[30] Trim-and-Fill is Full of It (bias)

Statistically significant findings are much more likely to be published than non-significant ones (no citation necessary). Because overestimated effects are more likely to be statistically significant than are underestimated effects, this means that most published effects are overestimates. Effects are smaller – often much smaller – than the published record suggests.

For meta-analysts the gold standard procedure to correct for this bias, with >1700 Google cites, is called Trim-and-Fill (Duval & Tweedie 2000, .pdf). In this post we show Trim-and-Fill generally does not work.

What is Trim-and-Fill?
When you have effect size estimates from a set of studies, you can plot those estimates with effect size on the x-axis and a measure of precision (e.g., sample size or standard error) on the y-axis. In the absence of publication bias this chart is symmetric: noisy estimates are sometimes too big and sometimes too small. In the presence of publication bias the small estimates are missing. Trim-and-Fill deletes (i.e., trims) some of those large-effect studies and adds (i.e., fills) small-effect studies, so that the plot is symmetric. The average effect size in this synthetic set of studies is Trim-and-Fill’s “publication bias corrected” estimate.

What is Wrong With It?
A known limitation of Trim-and-Fill is that it can correct for publication bias that does not exist, underestimating effect sizes (see e.g., Terrin et al 2003, .pdf). A less known limitation is that it generally does not correct for the publication bias that does exist, overestimating effect sizes.

The chart below shows the results of simulations we conducted for our just published “P-Curve and Effect Size” paper (SSRN). We simulated large meta-analyses aggregating studies comparing two means, with sample sizes ranging from 10-70, for five different true effect sizes. The chart plots true effect sizes against estimated effect sizes in a context in which we only observe significant (publishable) findings (R Code for this [Figure 2b] and all other results in our paper).


Start with the blue line at the top. That line shows what happens when you simply average only the statistically significant findings–that is, only the findings that would typically be observed in the published literature. As we might expect, those effect size estimates are super biased.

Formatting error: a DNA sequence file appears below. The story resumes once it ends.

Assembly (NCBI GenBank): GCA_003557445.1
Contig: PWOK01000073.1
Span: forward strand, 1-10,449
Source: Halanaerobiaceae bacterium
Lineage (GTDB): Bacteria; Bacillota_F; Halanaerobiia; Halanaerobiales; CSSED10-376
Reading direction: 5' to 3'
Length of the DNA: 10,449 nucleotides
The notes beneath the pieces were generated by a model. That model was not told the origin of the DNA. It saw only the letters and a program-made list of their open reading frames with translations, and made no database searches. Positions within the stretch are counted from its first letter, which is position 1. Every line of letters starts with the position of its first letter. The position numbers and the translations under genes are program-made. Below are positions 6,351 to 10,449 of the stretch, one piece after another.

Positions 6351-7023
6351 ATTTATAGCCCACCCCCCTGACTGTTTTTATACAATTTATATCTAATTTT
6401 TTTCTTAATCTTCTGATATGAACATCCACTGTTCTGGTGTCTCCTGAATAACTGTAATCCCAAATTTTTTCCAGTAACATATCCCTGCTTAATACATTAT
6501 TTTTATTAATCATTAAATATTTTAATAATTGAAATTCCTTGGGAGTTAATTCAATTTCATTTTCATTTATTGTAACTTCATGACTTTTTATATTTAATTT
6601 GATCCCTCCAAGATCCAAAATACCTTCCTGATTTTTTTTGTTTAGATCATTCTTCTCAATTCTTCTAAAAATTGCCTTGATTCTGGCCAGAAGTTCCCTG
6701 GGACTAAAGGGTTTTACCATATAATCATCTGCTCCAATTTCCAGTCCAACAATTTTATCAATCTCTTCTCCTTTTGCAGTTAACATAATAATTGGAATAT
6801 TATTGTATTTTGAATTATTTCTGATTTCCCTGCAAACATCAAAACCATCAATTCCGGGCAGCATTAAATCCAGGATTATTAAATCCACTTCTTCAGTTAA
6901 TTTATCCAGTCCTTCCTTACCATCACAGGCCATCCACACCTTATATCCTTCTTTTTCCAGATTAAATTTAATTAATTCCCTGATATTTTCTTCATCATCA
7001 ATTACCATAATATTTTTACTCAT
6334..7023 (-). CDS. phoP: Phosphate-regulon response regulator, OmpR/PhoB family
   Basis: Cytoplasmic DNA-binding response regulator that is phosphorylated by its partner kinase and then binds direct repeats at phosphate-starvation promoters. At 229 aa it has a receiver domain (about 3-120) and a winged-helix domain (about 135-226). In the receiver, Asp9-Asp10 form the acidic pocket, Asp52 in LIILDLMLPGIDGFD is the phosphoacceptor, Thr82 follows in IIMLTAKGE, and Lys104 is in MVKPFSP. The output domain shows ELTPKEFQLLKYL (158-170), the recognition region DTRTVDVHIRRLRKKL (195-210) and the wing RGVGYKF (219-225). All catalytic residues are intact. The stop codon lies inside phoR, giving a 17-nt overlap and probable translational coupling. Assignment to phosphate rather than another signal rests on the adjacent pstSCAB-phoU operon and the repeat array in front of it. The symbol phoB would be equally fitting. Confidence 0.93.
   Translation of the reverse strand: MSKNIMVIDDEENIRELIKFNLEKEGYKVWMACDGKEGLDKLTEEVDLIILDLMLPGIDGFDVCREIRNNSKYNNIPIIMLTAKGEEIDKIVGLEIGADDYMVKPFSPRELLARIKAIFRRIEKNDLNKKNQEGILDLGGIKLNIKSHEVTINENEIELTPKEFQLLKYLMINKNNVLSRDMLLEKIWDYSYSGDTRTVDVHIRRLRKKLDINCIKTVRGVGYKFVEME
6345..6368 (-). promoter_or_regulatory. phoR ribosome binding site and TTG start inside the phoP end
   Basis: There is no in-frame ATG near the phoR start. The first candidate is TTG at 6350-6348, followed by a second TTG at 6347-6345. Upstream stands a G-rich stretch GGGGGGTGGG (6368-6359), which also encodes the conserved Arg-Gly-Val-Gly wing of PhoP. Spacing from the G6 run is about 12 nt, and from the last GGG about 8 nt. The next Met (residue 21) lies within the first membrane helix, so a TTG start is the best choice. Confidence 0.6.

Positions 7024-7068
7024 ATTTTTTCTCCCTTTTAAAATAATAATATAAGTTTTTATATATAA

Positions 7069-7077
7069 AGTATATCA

The black line shows what happens when you “correct” for this bias using Trim-and-Fill. Effect size estimates are still super biased, especially when the effect is nonexistent or small.

Aside: p-curve nails it.

We were wrong
Trim-and-Fill assumes that studies with relatively smaller effects are not published (e.g., that out of 20 studies attempted, the 3 obtaining the smallest effect size are not publishable). In most fields, however, publication bias is governed by p-values rather than effect size (e.g., out of 20 studies only those with p<.05 are publishable).

Until a few weeks ago we thought that this incorrect assumption led to Trim-and-Fill’s poor performance. For instance, in our paper (SSRN) we wrote

when the publication process suppresses nonsignificant findings, Trim-and-Fill is woefully inadequate as a corrective technique.” (p.667)

For this post we conducted additional analyses and learned that Trim-and-Fill performs poorly even when its assumptions are met–that is, even when only small-effect studies go unpublished (R Code). Trim-and-Fill seems to work well only when few studies are missing, that is, where there is little bias to be corrected. In situations when a correction is most needed, Trim-and-Fill does not correct nearly enough.

Two Recommendations
1) Stop using Trim-and-Fill in meta-analyses.
2) Stop treating published meta-analyses with a Trim-and-Fill “correction” as if they have corrected for publication bias. They have not.

Wide logo

Enter your email address to subscribe to this blog and receive notifications of new posts by email.

Author response:
Our policy at Data Colada is to contact authors whose work we cover, offering an opportunity to provide feedback and to comment within our original post. Trim-and-Fill was originally created by Sue Duval and the late Richard Tweedie.  We contacted Dr. Duval and exchanged a few emails but she did not provide feedback nor a response.

[29] Help! Someone Thinks I p-hacked

It has become more common to publicly speculate, upon noticing a paper with unusual analyses, that a reported finding was obtained via p-hacking. This post discusses how authors can persuasively respond to such speculations.